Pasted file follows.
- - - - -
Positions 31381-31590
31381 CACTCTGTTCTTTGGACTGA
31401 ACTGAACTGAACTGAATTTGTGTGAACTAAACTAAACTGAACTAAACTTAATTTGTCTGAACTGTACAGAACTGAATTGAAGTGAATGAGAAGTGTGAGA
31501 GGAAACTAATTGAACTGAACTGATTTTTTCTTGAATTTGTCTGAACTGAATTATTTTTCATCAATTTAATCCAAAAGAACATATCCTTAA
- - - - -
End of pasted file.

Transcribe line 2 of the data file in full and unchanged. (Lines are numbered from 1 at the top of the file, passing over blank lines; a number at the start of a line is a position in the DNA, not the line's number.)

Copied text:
31381 CACTCTGTTCTTTGGACTGA